[Rd] AddComment (gram.y)
murdoch at stats.uwo.ca
Tue Apr 22 00:08:58 CEST 2008
Peter Danenberg wrote:
>> They aren't "cannibalized", they are still there, where the source
>> ref says they are.
> I was thinking along the lines of using parse() to unambiguously
> associate a comment block with a code object; sure, srcref() retains
> them: but that's no different than parsing a text file.
> If I can't associate comment with code in parse(), I don't see how I
> can avoid reimplementing the R parser; at least far enough to identify
> top-level objects (but why stop there?).
> By "cannibalizing", I'm referring to the following; take trivial.R:
> # Comment relevant to foo
> foo <- "bar"
> attributes(parse("trivial.R"))$srcref[] returns:
> foo <- "bar"
> which is consistent with SkipComment.
That's not the way to do it. Currently there is no easy way to print
the comments, but one could certainly be written. If you look at all
the srcref values, they identify the start and end of the expressions
that were parsed. The source outside those identified regions are the
comments. (There may also be embedded comments within
those regions, e.g.
foo <- # about foo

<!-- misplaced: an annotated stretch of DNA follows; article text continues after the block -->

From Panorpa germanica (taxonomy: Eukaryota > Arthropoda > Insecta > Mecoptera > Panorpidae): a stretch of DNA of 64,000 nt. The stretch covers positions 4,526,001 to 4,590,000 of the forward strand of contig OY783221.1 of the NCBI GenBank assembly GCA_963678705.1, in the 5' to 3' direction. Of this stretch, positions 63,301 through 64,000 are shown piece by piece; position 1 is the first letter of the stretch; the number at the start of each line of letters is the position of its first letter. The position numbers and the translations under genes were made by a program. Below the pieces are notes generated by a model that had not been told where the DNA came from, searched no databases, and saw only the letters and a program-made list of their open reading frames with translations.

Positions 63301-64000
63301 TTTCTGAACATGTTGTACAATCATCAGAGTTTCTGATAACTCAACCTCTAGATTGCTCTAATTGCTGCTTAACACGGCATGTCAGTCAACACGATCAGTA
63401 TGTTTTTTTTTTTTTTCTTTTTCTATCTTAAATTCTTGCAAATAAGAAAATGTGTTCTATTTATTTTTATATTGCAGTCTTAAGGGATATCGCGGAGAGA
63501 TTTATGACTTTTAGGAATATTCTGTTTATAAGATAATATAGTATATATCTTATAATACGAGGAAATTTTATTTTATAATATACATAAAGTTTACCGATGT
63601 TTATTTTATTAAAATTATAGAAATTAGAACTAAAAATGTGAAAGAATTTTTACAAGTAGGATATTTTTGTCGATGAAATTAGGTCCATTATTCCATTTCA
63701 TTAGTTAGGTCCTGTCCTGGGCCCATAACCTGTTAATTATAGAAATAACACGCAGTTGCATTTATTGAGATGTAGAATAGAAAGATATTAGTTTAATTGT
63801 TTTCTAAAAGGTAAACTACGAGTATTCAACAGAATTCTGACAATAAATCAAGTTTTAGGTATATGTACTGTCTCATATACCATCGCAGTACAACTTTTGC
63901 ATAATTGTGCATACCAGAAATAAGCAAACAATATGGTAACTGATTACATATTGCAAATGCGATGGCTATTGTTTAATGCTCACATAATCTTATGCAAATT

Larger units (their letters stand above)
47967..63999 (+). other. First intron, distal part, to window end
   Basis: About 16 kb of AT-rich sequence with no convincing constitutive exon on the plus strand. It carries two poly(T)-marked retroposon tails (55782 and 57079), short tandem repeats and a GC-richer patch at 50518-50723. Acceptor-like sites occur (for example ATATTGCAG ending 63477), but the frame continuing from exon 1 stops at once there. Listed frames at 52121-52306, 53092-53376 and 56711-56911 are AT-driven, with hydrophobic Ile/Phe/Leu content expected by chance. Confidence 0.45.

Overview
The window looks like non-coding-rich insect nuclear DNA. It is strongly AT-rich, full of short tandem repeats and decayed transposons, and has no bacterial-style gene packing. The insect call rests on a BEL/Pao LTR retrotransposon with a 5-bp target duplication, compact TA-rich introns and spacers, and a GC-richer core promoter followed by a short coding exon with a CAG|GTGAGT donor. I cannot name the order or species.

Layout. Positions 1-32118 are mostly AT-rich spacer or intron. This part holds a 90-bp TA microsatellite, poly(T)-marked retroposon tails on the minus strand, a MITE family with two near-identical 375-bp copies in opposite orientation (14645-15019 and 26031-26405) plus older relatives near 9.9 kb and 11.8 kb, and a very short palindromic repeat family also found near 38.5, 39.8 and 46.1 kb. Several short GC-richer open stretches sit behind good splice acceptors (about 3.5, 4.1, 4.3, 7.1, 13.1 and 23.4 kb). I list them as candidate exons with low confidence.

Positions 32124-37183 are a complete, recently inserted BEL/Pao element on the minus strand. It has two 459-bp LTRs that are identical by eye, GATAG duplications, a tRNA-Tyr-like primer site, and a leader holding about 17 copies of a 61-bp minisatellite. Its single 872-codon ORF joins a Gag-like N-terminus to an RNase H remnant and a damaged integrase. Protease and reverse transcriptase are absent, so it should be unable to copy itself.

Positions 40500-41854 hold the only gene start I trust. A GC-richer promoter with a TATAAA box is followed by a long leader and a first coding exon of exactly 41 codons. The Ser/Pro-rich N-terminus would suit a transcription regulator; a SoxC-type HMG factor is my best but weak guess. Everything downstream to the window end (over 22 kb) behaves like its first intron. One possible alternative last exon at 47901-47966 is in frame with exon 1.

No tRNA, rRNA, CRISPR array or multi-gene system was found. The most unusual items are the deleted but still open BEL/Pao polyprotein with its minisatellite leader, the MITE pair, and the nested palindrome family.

For example, when I parse your file above and save the srcrefs, I get
 2 4 2 15
This says that everything before line 2, column 4 is whitespace/comment,
and everything after line 2 column 15 is the same. If you want to adopt
a style that says comments precede their target, then you should be
looking for a comment in line 1. R can't put a comment in the first few
chars of a line. If you want your comments
to follow the object, then look in line 2 after column 15, or in line 3
I think a parser modification that returned the location of all #
markers that start comments would be reasonable, but the parser
shouldn't decide which expression these
are attached to. That's not part of the language, that's a convention
added on top of it.
More information about the R-devel